Sound Emission Analysis During The Quenching of 42CrMO4 Steel in Various Specimen Shapes

F. Ravnik, J. Grum:
New challenges in heat treatment and surface engineering – conference in honour of prof. Božidar Liščić (09 – 12 June 2009, Dubrovnik – Cavtat, Croatia)

The hardenability of steel through the whole workpiece depends on several facts: chemical composition, the type of steel, the size and shape representing the mass of the workpiece, microstructure prior to heat treatment, the type of quenching medium applied, the quenching method and the quenching process itself.
Most common difficulties encountered are caused by deviations due to a vapour film formation around the workpiece. The vapour film formed around the workpiece produces an uneven removal of heat and consequently, a different microstructure than the one expected.
In order to control the hardening process, one should be able to monitor the quenching process in real time. The paper treats an experimental setup comprising detection of sound emission together with some results obtained in the course of quenching. Due to heat transfer from a specimen to a quenching medium, film boiling and nucleate boiling occur around a heated specimen, which strongly affects sound-pressure signals emitted from the surface during quenching. Different amplitudes of emitted sound-pressure signals at different frequencies therefore mostly depend on the wetting behaviour around the surface of the specimen.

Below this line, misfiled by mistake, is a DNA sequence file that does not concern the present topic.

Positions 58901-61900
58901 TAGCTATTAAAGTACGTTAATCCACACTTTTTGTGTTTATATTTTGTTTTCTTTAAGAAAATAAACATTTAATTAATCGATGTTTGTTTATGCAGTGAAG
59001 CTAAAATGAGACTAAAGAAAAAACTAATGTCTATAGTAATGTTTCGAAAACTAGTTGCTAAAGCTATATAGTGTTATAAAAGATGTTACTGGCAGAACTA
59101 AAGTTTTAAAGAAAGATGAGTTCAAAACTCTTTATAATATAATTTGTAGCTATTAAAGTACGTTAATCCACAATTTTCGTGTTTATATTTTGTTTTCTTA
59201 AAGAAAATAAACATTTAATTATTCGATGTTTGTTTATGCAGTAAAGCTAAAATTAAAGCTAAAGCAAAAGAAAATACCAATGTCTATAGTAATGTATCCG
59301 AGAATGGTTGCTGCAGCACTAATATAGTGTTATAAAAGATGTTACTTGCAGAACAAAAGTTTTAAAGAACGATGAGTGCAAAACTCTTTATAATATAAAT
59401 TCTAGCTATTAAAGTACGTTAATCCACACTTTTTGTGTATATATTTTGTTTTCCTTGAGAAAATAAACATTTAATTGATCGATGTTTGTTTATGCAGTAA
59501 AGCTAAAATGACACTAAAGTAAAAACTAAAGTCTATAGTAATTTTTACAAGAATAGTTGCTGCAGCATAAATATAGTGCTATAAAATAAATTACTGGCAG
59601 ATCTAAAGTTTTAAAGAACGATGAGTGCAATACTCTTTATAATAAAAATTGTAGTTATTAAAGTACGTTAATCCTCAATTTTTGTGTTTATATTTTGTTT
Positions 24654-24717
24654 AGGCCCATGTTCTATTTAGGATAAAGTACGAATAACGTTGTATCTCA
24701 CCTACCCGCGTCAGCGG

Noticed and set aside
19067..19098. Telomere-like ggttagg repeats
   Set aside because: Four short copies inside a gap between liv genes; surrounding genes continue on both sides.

It has turned out that an analysis of sound emission signals can provide useful information that confirms differences occurring in quenching specimens with different shapes in different quenching media under different quenching conditions. Analyses of sound emission demonstrated that sound emission during the quenching process can be used for monitoring the hardening process.

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